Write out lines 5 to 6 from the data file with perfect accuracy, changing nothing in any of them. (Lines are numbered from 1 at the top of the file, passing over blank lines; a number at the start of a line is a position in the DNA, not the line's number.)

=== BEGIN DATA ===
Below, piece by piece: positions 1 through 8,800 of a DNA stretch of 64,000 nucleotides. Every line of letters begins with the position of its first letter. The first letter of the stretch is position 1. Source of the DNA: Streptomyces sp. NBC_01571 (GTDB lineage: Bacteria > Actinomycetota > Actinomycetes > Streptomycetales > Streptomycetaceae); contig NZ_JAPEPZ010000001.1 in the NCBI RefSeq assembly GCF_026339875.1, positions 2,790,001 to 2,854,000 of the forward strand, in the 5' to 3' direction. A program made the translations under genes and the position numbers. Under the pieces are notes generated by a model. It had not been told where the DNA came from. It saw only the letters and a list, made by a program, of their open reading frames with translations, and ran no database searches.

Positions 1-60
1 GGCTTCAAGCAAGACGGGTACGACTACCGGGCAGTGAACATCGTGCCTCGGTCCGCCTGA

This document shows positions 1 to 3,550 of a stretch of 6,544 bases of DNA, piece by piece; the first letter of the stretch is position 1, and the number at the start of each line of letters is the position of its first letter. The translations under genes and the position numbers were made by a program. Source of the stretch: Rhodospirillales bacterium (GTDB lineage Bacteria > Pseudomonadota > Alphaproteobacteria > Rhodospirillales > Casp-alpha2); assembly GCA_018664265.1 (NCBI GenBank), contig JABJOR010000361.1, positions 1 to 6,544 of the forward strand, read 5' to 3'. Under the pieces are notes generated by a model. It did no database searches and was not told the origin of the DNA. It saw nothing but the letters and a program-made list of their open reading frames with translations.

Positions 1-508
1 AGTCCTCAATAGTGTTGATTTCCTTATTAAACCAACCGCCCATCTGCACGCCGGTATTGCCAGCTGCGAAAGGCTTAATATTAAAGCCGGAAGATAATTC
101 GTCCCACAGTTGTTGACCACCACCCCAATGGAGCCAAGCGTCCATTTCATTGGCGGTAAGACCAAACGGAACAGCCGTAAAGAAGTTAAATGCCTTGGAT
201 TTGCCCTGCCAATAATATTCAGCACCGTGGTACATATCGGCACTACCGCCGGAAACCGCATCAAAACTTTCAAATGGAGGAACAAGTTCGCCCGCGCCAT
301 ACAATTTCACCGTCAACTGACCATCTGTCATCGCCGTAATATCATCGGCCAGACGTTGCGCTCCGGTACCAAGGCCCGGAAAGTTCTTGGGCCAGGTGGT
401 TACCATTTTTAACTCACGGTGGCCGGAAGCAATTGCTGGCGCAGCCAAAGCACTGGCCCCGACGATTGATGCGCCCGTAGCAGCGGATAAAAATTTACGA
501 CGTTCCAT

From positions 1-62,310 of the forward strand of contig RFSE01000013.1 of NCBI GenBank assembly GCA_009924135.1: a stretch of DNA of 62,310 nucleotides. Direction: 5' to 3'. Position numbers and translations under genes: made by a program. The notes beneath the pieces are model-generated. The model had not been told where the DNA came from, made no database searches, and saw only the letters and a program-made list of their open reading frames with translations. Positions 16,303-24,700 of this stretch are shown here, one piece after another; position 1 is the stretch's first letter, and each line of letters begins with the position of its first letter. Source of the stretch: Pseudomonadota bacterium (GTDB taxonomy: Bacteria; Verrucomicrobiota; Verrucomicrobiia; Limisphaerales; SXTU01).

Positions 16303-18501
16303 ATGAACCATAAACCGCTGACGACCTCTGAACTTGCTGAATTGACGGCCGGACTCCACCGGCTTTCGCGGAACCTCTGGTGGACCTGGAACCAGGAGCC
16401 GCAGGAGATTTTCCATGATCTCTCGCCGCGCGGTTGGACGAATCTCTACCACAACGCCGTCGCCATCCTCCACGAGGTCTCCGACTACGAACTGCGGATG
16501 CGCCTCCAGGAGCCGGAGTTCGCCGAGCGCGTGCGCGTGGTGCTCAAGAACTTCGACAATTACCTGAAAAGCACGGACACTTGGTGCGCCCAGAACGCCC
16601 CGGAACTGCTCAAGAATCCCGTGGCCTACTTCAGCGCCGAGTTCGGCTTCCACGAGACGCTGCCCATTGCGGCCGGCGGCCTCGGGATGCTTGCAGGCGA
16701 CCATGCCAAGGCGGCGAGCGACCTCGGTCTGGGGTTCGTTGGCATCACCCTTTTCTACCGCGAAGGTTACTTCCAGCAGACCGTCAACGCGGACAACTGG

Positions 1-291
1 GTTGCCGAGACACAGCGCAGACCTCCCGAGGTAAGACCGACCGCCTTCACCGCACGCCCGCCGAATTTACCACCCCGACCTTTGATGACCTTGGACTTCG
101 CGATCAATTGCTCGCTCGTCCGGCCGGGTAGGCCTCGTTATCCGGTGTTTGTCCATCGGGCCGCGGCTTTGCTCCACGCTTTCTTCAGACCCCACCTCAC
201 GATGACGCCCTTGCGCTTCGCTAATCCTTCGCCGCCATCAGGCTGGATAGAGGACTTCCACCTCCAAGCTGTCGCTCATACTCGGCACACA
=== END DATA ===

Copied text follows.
Positions 1-508
1 AGTCCTCAATAGTGTTGATTTCCTTATTAAACCAACCGCCCATCTGCACGCCGGTATTGCCAGCTGCGAAAGGCTTAATATTAAAGCCGGAAGATAATTC